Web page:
Who knew 30 reps of an exercise could be this hard? The Bring Sally Up challenge is a famous push-up challenge based around the song "Flower" by Moby.
If you've already been through all the variations in our how to do a push-up guide, you might be ready for it. The rules are deceptively simply simple: every time you hear the phrase "Bring Sally up" you do a push-up, and every time you hear "Bring Sally down" you lower your body so you're holding it just off the floor.
It's only 30 reps, but the real kicker is the isometric nature of the exercise as you hold yourself just off the floor in a complete plank. It's an advanced exercise, so it's not for the faint of heart – but the benefits are potentially big.
Isometric training, staying still and contracting your muscles, can maximise your strength improvement and create better muscle activation in certain poses than dynamic strength training like full push-up reps, according to research published in the International Journal of Sports Medicine (opens in new tab). The research recommends holding the poses between three and 30 seconds, just as you're doing in the Bring Sally Up challenge – although you're also doing full reps here, which is why it's so hard to complete.
Are push-ups too challenging for you at this stage, or are you simply looking for ways to train other muscle groups? Here's three more ways to do the Bring Sally Up challenge:
1. Resistance band rows
Trying the Bring Sally Up challenge using a set of the best resistance bands can work your biceps and back muscles – the opposite of push-ups. You can also choose a band of lighter tension to adjust the difficulty, so unlike the push-up version, you can opt for a lightweight band that will allow you to fully complete the challenge.
The elastic is constantly working against you, making the holds and lowering phases of the challenge – otherwise known as the "eccentric" phase of a move – extremely effective according to the University of Utah.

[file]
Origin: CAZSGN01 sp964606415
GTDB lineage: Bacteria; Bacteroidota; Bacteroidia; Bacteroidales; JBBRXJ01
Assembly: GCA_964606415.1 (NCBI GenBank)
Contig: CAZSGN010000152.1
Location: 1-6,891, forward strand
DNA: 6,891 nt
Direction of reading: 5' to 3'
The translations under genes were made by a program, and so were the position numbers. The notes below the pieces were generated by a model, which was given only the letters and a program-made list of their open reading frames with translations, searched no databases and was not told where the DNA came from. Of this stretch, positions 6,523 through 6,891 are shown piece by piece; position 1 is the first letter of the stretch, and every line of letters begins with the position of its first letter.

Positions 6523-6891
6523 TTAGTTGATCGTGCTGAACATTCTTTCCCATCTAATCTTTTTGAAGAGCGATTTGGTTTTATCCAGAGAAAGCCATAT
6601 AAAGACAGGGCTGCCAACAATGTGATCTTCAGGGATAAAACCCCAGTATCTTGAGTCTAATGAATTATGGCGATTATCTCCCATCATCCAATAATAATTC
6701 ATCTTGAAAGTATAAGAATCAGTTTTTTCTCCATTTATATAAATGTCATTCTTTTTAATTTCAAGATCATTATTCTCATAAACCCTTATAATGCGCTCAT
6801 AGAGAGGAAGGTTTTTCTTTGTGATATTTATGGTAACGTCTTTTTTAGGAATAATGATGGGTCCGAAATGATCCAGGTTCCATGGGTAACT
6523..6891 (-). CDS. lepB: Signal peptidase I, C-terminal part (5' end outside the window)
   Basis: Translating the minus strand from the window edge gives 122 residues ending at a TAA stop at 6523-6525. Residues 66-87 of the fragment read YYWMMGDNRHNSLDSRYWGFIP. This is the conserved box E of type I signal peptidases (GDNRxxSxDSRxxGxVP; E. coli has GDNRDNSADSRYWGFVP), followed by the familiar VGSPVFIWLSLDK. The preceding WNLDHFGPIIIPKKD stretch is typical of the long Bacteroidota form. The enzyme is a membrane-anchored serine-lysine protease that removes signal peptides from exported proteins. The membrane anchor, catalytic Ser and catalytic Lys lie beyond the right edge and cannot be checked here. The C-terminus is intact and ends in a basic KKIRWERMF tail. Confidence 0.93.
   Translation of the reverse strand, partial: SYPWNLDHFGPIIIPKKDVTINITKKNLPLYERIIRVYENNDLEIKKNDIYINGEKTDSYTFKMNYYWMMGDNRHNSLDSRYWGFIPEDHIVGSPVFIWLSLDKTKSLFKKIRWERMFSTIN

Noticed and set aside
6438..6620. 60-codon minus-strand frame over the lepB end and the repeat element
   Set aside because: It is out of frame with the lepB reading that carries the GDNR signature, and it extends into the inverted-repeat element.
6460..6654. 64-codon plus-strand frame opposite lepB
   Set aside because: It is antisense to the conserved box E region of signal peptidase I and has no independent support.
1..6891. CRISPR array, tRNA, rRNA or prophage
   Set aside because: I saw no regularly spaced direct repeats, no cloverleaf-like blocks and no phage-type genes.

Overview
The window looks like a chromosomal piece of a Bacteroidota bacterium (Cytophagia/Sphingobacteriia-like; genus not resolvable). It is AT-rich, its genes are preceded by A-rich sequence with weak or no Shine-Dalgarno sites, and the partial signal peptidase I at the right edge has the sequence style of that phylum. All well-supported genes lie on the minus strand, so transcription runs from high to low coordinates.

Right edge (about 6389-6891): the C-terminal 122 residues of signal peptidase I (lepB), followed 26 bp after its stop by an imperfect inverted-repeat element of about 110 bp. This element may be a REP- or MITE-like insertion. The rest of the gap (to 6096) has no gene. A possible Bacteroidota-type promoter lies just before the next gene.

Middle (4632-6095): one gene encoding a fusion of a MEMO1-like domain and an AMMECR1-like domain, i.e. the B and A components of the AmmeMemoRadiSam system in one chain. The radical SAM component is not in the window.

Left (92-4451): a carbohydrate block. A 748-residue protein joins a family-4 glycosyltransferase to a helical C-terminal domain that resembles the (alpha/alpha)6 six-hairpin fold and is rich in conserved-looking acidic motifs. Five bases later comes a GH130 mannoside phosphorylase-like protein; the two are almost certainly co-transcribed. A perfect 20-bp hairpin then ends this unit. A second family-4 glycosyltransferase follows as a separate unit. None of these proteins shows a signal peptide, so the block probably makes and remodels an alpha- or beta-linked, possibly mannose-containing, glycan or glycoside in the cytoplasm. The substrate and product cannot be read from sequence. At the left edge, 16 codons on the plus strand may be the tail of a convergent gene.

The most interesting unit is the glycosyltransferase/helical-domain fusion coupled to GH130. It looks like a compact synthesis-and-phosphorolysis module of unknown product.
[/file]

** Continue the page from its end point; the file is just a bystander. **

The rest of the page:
This is the perfect pre-skiing challenge to strengthen those glutes and quads. Holding at the bottom of your squat is going to be very difficult, but just like a wall-sit, it's a great way to feel the burn in your thighs, butt and core. Another great way to get a good workout at home with very little kit: all you need is a small space in your living room and some comfortable workout clothes. Might we suggest browsing the Black Friday workout clothes deals?
One for the truly masochistic among you. 30 full pull-ups over three minutes is a challenge for everyone but experienced climbers and dedicated calisthenics enthusiasts. Think of it as the advanced version of the resistance bands row challenge above. Can you complete it? Congratulations – you're the elite.
Matt Evans is an experienced health and fitness journalist and is currently Fitness and Wellbeing Editor at TechRadar, covering all things exercise and nutrition on Fit&Well's tech-focused sister site. Matt originally discovered exercise through martial arts: he holds a black belt in Karate and remains a keen runner, gym-goer, and infrequent yogi. His top fitness tip? Stretch.
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